I just bought my 5th pair of running shoes. In 14 months. It just might be an illness.
Although I feel really good about the success I’ve had running during this past year, it has not been free of bumps in the road. Over the winter I had shin splints off and on. By spring I was also noticing some heel pain which caused me to trade in my asics (shoe #1) for a pair of New Balance (#2). I tried to like those New Balance, really I did. But they weren’t for me.
Next up was a pair of Brooks Adrenaline (#3) that have done fairly well. But when I try to run faster, I always end up with a flare-up of my plantar fasciitis, feeling utterly heel-bruised. I also had a brief fling with sale-priced pair of Brooks Ravennas (#4). Several friends loved them, but for me they were too narrow. I’ve begun to feel like the bear in the book Old Hat, New Hat except I can’t seem to find my own ‘just right, just right, just right’.
My friend Laura (aka: Eldest’s MIL) is into barefoot running and has been encouraging me for months to look into lower-profile shoes to encourage better running form. I’ve been working on my form for awhile, hoping that form improvement alone would be enough to keep me uninjured. But that does not seem to be the case. So after yet another gentle nudge from Laura, I did a few hours of late-night research on the mechanics of barefoot running and low-profile shoes. I found this article to be one of the most thorough and succinct: Why I Run Barefoot. The more I read, the more I was interested in giving ‘barefoot’ running a try.
But I knew a few things about myself. At this point I am too wimpy for true barefoot running (Rocks! Doggie doo! Yikes!) Vibram Fivefingers would involve things between my toes (which I HATE), as well as questions and funny looks from people. I am too new to this running thing to field endless questions out in public. What I really wanted to find was some moderately normal-looking shoes that would be light and allow a lot of foot freedom.
I considered the Saucony Kinvara (review from Dorothy here) which is billed as an in-between shoe for someone working on transitioning to barefoot running. But I am sick of shelling out bucks for shoes, and was really afraid that they wouldn’t be enough different to improve my form. So after much review-reading and a very sweet and gracious OK from my generous hubby, I sprang for the Merrell Barefoot Pace Glove.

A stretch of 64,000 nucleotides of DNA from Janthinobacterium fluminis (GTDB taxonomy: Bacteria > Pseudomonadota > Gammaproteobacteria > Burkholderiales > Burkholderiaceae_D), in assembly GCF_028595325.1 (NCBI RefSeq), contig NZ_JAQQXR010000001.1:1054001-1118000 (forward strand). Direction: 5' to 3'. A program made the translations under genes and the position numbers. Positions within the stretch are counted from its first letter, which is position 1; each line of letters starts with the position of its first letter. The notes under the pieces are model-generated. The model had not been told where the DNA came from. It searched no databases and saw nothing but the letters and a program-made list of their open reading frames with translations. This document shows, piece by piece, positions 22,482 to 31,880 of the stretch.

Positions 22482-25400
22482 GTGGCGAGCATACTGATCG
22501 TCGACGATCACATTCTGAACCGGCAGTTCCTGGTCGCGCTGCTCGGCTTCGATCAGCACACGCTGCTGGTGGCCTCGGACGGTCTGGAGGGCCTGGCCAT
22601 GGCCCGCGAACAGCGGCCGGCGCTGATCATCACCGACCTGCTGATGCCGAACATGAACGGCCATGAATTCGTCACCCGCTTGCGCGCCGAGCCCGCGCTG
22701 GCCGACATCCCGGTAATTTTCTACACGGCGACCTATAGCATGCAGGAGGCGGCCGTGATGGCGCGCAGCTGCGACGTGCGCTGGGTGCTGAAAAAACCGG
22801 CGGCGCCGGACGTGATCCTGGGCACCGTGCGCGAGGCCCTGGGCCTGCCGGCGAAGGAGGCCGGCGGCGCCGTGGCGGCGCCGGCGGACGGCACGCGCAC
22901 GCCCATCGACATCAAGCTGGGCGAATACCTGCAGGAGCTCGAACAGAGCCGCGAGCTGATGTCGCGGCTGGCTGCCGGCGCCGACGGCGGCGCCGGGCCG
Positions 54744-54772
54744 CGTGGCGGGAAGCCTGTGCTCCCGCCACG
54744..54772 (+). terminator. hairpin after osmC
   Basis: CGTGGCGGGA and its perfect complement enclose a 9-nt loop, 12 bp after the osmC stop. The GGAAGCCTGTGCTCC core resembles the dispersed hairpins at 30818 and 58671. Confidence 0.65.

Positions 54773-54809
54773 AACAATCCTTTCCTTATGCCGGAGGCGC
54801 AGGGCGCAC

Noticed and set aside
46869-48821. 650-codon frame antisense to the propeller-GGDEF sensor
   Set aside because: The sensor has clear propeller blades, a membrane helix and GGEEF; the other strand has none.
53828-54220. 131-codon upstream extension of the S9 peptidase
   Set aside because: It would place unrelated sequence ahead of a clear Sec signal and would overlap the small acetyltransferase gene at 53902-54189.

Traditional padded running shoes leave foot and calf muscles weak, so there is an adjustment time while your muscles get stronger. I am the type of person who wears shoes as rarely as possible, and I’ve been working on good running form for months. So I had a secret hope that I’d adjust easily. But being the impatient person that I am, while I waited for my shoes to arrive, I decided to get a jump on the muscle-building by trying a few short runs just in thick socks.
I know, I said I didn’t want to run barefoot, but I was impatient. Besides, I already knew that my favorite ditch bank running route was free of large rocks and is clean and thistle-free. My first run was only half a mile and felt absolutely lovely. Light and quick and smooth. Fearing I’d be unable to walk the next day, I quit long before I was tired. The next day I had a little soreness in the muscles in the tops of my feet, and some tightness in my calves. But nothing major. A short run two days later went just as well. Barefoot running felt just plain fun– I was going faster with less effort. Except when I tried to walk home on the asphalt in my socks. Then I quickly remembered the advantages of shoes, and put them back on.
Hopefully the new shoes would feel as good as running in my sock feet, but offer the protection I wanted.
(To be continued)